When Jacob Reider's written protests about a botched family reunion at Cancun's Moon Palace hotel fell on deaf corporate ears, the Albany, N.Y., physician fought back with a mouse. He aired his gripes on the Internet.
Reider launched his own Web site in December, after returning "disheartened and angry" from a $20,000 December vacation he claimed was marred by rude staff, round-the-clock construction noise, and other woes. Before discontinuing the site two months later, he had posted more than 50 responses, many of which bolstered Reider's opinions.
And he's gotten results that his old-fashioned snail mail missive didn't. "[Hotel officials] are now very clearly making an effort to rectify nearly every single item that we detailed on the Web site," says Reider, who had changed the name of his site from http://moonpalacesucks.associated.com to http://mpcomments.associated.com as "a goodwill gesture."
Reider joins a growing number of computer-savvy travelers using cyberspace as a high-profile way to battle bad service and other vacation ills. Through postings to online bulletin boards and creation of "rogue" Web sites, they're proving that "when a letter sits on a chairman's desk, it's one thing . . . but when a letter sits in a search engine that can easily be retrieved by 40 million people, you're talking some leverage," says James Alexander, director of eWorks!, a company that monitors the Web and counsels targeted companies on how to respond to online criticism.
To be sure, many Internet-based gripes languish in electronic obscurity. A recent check of a newsgroup (discussion area) called alt.flame.airlines revealed nearly as many advertisements for "FREE XXX PICS" and other sexually oriented fare as protests about airline service. And a Web site dubbed "Delta Airlines Complaints, or Why I'm Not Real Crazy About Delta Right Now" consists of two letters--written two years ago. But chronicles of unhappy experiences in such popular forums as America Online's Cruise Critic, which receives an average of 4,000 postings per week, can prompt cancellations from would-be vacationers and online rebuttals from the travel companies the missives criticize.
"Cruisers give a lot of weight to the fact that someone has just gotten off the ship they're considering," says Cruise Critic's moderator, Anne Campbell, "and (negative reports) can have a lot of impact." One of the most visible efforts to chastise a travel company in cyberspace is http://www.untied.com, billed by creator Jeremy Cooperstock as "a Web site that offers frustrated former United Airlines passengers a chance to speak out."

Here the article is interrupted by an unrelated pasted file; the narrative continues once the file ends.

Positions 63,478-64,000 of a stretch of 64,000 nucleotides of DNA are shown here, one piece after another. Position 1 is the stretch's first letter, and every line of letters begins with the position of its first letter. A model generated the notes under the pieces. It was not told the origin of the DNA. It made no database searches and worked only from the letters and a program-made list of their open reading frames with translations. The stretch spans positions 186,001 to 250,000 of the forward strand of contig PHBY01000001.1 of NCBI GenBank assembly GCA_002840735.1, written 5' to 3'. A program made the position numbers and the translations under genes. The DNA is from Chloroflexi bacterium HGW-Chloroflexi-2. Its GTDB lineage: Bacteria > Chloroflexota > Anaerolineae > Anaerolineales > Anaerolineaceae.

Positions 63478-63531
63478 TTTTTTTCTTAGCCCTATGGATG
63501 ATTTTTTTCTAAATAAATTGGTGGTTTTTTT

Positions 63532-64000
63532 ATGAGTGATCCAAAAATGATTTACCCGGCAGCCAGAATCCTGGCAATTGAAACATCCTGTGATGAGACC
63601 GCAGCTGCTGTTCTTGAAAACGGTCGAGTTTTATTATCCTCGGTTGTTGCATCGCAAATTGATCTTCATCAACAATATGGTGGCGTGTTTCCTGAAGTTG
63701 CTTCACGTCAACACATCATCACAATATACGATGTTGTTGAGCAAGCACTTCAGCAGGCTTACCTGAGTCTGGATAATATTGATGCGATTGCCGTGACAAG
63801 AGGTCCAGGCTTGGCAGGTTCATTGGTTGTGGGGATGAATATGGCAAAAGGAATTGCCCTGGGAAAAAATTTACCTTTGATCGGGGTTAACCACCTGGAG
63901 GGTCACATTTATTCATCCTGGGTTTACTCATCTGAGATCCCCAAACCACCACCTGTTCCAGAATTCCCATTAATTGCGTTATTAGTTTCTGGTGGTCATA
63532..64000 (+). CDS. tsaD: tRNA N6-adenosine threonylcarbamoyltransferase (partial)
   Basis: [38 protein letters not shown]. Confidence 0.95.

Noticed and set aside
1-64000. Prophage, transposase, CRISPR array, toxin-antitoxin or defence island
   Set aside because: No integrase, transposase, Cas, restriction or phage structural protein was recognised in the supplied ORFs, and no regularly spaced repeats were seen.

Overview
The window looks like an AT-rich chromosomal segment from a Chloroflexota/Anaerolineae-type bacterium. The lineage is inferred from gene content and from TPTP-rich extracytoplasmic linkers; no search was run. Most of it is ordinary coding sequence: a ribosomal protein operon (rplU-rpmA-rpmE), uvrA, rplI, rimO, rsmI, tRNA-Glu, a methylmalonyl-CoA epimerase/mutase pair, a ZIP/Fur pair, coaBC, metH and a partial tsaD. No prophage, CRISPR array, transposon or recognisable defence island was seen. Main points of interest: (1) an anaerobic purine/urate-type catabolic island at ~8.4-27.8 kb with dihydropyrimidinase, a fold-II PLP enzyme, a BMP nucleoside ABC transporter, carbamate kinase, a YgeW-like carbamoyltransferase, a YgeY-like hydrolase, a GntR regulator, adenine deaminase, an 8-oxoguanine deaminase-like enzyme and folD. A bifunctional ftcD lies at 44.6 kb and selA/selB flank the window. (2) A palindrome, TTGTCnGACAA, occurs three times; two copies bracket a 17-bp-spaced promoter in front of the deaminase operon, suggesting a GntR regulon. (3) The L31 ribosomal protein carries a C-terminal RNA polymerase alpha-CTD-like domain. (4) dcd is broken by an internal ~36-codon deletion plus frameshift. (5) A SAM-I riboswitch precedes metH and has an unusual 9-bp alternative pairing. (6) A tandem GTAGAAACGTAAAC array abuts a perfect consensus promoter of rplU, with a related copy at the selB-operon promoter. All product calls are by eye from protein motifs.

Thousands have done just that since the engineer launched the site last year, complaining about everything from rude flight attendants to snafus with frequent-flier accounts. In a section titled "Yes, United Airlines does pay attention," Cooperstock claims that United headquarters has accessed the site more than 900 times since its inception. And while most of United's comments are negative, Cooperstock lists a handful of success stories that he says prove "a polite, well-phrased letter to United can often achieve effective results."
At Moon Palace, meanwhile, communications director James TerHark says that while management has addressed the problems raised on Reider's site, those problems represent "a small dissatisfied group of people."
"The Internet is a great tool, and it can be a dangerous tool if not properly used," says TerHark. "In the heat of rage an individual can vent his or her anger at someone and click the send button. At that point it is too late to take it back."
As for Reider, the Albany doctor is encouraged by the positive reaction his short-lived effort generated. "It levels the playing field," he says, "and proves the little guys can help each other out."
Electronic Explorer appears the second Sunday of every month. Laura Bly welcomes comments and questions; her e-mail address is email@example.com.